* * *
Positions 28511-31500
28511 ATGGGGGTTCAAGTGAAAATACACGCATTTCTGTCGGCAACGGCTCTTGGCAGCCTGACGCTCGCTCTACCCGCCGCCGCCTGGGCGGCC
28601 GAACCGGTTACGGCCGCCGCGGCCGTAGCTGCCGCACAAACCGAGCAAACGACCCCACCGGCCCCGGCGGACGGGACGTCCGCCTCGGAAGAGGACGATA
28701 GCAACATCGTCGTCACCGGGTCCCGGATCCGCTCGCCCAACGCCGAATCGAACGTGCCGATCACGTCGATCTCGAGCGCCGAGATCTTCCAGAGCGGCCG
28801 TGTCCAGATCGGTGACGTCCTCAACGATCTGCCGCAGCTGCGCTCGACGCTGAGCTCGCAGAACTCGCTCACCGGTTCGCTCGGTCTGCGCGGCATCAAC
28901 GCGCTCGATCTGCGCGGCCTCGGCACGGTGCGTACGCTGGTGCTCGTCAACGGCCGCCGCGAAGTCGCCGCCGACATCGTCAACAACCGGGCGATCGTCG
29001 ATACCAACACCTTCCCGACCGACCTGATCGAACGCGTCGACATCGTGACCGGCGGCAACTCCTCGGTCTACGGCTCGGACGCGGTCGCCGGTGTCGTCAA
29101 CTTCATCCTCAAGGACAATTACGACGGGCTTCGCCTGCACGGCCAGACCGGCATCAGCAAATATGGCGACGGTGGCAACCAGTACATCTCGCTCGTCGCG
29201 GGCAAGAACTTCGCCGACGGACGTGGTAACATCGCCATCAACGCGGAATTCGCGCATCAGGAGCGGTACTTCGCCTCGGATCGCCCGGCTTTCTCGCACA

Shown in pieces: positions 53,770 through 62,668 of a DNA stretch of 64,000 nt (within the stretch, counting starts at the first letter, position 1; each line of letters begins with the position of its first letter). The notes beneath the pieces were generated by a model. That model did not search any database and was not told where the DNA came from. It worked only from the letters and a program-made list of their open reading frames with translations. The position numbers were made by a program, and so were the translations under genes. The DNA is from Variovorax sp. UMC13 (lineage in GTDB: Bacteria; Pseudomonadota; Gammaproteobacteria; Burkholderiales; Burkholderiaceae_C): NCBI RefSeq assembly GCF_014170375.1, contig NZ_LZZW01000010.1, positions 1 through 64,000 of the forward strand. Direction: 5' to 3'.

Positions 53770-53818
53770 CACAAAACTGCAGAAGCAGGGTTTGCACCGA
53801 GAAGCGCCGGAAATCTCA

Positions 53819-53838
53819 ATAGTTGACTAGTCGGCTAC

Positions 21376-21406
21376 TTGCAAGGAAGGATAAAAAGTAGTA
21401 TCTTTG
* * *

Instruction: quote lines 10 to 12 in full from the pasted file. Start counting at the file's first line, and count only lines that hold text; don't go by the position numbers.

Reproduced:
Shown in pieces: positions 53,770 through 62,668 of a DNA stretch of 64,000 nt (within the stretch, counting starts at the first letter, position 1; each line of letters begins with the position of its first letter). The notes beneath the pieces were generated by a model. That model did not search any database and was not told where the DNA came from. It worked only from the letters and a program-made list of their open reading frames with translations. The position numbers were made by a program, and so were the translations under genes. The DNA is from Variovorax sp. UMC13 (lineage in GTDB: Bacteria; Pseudomonadota; Gammaproteobacteria; Burkholderiales; Burkholderiaceae_C): NCBI RefSeq assembly GCF_014170375.1, contig NZ_LZZW01000010.1, positions 1 through 64,000 of the forward strand. Direction: 5' to 3'.

Positions 53770-53818
53770 CACAAAACTGCAGAAGCAGGGTTTGCACCGA